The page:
When people think of the Mayans they likely think of two things: ruins and apocalypse. If you came across this post hoping for apocalypse news, I’m afraid you will be disappointed. Apocalypse will just have to wait one more year. In the mean time, I did decide to get off my ass and leave the luxury (and drinks) of my all-inclusive resort to check out some ruins – more specifically, the Mayan city of Tulum.
The Walled City
When you see Tulum, it is not hard to understand why someone would want to live there, with its absolutely stunning views of the ocean. Of course, the Mayans weren’t necessarily in the market for a summer home. More likely, they chose Tulum for the water access, as the city was an important trade port. Still, I’m pretty sure they didn’t mind the view…
Even with a storm approaching, the view is fantastic!!!
Beyond the incredible beauty, Tulum is a very smart place to set up camp. Perched atop a cliff and surrounded on one side by water, Tulum has an awesome natural defense. If that weren’t enough, there is also a reef in the water, allowing ships to enter the bay through one narrow passage only. Watchtowers dot the border for defense and to spot incoming ships bringing in or picking up goods. These buildings also served as lighthouses to help the sailors navigate the water and beaches. According to our guide, they also had conch shells set up that acted as bad weather and hurricane “alarms”. The wind needed to be of a certain strength to force the conch to sound the alarm. Pretty cool.
On the landward sides, the city is encircled by a high wall, which gave it the name Tulum, meaning wall or fence. Originally, the city was called Zama, or sunrise. It seems the name was changed by explorers that “discovered” the city; but, both names seem fitting to me. Anyways, the wall not only served as a defense, but also separated the rulers and priests from the common people. Commoners…ugh.
Inside the wall, was a very advanced society, especially when you keep in mind that the city was built around 465 AD and peaked in the 13th-15th centuries. The Mayans had their own system of writing, very clearly were advanced in math and architecture, and invented the zero. In addition, their astronomers were obviously ballers. The things they were able to figure out were amazing. For example, the building below was meticulously planned and constructed so that the sun would shine through the window during the spring equinox. People still gather at Tulum to see this.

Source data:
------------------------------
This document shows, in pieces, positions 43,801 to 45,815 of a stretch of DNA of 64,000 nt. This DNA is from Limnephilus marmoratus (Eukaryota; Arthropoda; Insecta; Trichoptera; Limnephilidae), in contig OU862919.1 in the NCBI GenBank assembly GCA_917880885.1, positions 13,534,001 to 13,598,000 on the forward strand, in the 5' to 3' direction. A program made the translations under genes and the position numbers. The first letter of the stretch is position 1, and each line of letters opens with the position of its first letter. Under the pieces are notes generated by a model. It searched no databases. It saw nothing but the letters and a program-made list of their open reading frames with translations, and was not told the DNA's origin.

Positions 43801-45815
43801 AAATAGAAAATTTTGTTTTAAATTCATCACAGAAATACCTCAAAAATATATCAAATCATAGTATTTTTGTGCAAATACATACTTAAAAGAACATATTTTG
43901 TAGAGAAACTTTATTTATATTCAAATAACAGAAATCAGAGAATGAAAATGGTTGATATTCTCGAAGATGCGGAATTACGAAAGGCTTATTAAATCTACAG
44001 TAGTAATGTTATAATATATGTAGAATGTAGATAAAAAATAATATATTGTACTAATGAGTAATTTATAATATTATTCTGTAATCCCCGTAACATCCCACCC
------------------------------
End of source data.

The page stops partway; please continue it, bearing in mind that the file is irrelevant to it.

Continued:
Here’s a closer look:
Even the buildings that aren’t perfectly aligned with an equniox are still fascinating. This building below is the Temple of the Frescoes that was used as an observatory. On the corners, the faces of Gods are carved.
You can sort of make out the face carved in the nearest corner, but here they are a little closer up:
Overall, it’s pretty damn impressive that they were able to build these structures without the help of machinery or modern technology. It is obvious when you look at them that it took a lot of effort to erect these. Plus, they are still standing after all this time!!! (I doubt that a lot of our modern buildings could pass this test of time)
Reverence to the Gods
The Mayans, like the Greeks and Romans, worshiped Gods. Worship was not only part of their spiritual life, but also had a big effect on many other aspects. For example – construction. Stairs going up the temple were purposely constructed to be very shallow, forcing the people to walk up and down the stairs sideways. In doing so, you could never turn your back on the Gods, nor could you look at them directly (suggesting that you are equal).
Similarly, the doorways to the building below, The Temple of the Descending God, were made to be very low so that you had to bow to enter.
Though human sacrifices were performed in other Mayan cities, Tulum celebrated the God of Life, and so people were spared. Instead, they sacrificed animals such as jaguars, animals that were easily captured… While human sacrifices may seem barbaric, Tulum shows that the Mayans also celebrated life and appreciated it. In reality, it’s not all that different than the modern day willingness to sacrifice lives for the cause of war. It doesn’t show a disrespect or devaluing of life, but an understanding of a greater purpose and belief that the life is being given for a cause. People in Mayan civilizations actually battled it out through games to compete for the opportunity and honor of being sacrificed. I would lose on purpose.
So, how can you beat Tulum? Awesome ruins, great beach views, no human sacrifices and lots of history – I highly recommend it! One tip – it can get pretty hot. I would go early and bring water. Also bring your suit because the beach is open for swimming!